Time-constraints meant that most album reviews were actually superficial descriptions (often heavily dependent on accompanying press releases or sleevenotes). More than one music journalist from the 60s and 70s has told me that ‘reviewing’ in in those days consisted of listening to one of the many records that arrived at their offices every day with headphones on, whilst desperately getting copy together for other parts of the paper. Considered, in-depth coverage of albums didn’t start until the late 60s, but most reviews remained short and superficial thereafter. (As an aside, for me the most perceptive reviewer of the time was Mark Williams, who wrote for International Times and later founded the sadly short-lived Strange Days.) I don’t think advertising was contingent on favourable coverage, as in many publications today. In fact, one former 1970s Melody Maker editor told me that he used to be taken out for lunch by record company promo people begging him to find them advertising space; there simply wasn’t enough room for it all every week.
In the vintage reviews, there are some amusing misfires for albums that are now established classics, some of which might have seemed ridiculous even at the time. For instance, NME thought Van Morrison sounded ‘for all the world like Jose Feliciano’s stand-in’ on Astral Weeks, adding, ‘Morrison can’t better or equal Feliciano’s distinctive style’. The same publication felt Nick Drake’s ‘voice reminds me very much of Peter Sarstedt, but his songs lack Sarstedt’s penetration and arresting quality’. How do you view such outside-the-established-party line reviews today, and were there some particularly amusing/surprising ones you found?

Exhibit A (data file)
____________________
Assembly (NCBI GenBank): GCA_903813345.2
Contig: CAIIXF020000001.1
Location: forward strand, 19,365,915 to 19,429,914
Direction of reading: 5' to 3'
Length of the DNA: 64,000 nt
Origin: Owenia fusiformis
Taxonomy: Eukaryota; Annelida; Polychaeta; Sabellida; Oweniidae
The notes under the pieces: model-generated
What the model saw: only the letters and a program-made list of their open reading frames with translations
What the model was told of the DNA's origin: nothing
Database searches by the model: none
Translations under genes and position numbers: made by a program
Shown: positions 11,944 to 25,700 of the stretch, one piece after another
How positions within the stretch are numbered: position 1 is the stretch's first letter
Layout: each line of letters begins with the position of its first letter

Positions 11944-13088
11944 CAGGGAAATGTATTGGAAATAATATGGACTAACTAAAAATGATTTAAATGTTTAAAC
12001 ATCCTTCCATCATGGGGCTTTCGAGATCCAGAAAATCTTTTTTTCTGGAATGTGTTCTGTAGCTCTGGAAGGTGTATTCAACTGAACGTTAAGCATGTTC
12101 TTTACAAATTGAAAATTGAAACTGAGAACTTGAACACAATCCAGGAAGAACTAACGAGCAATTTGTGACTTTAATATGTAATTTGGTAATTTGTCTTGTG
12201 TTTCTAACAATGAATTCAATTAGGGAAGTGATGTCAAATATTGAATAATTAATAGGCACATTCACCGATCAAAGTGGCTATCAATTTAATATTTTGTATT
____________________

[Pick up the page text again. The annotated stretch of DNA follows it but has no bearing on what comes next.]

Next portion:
Inevitably, given the constraints ‘reviewers’ were usually working under, superficial comparisons to famous artists were abundant, and most reviews from that time shouldn’t be taken too seriously. I found it surprising that oft-repeated assertions about now-celebrated artists are usually false: for example, Nick Drake was warmly received by the critics throughout his lifetime, and Vashti Bunyan’s album was widely and positively reviewed. It’s also salutary to note that – then as now – many bands got a critical kicking but still sold huge numbers of records. Black Sabbath spring to mind; they’re now regarded as pioneers, but Top Pops said of their debut album ‘this stuff has all been done a million times before’. Actually, that sense of ennui is frequent in coverage of the time, as if they were living through a dull patch in the development of popular music.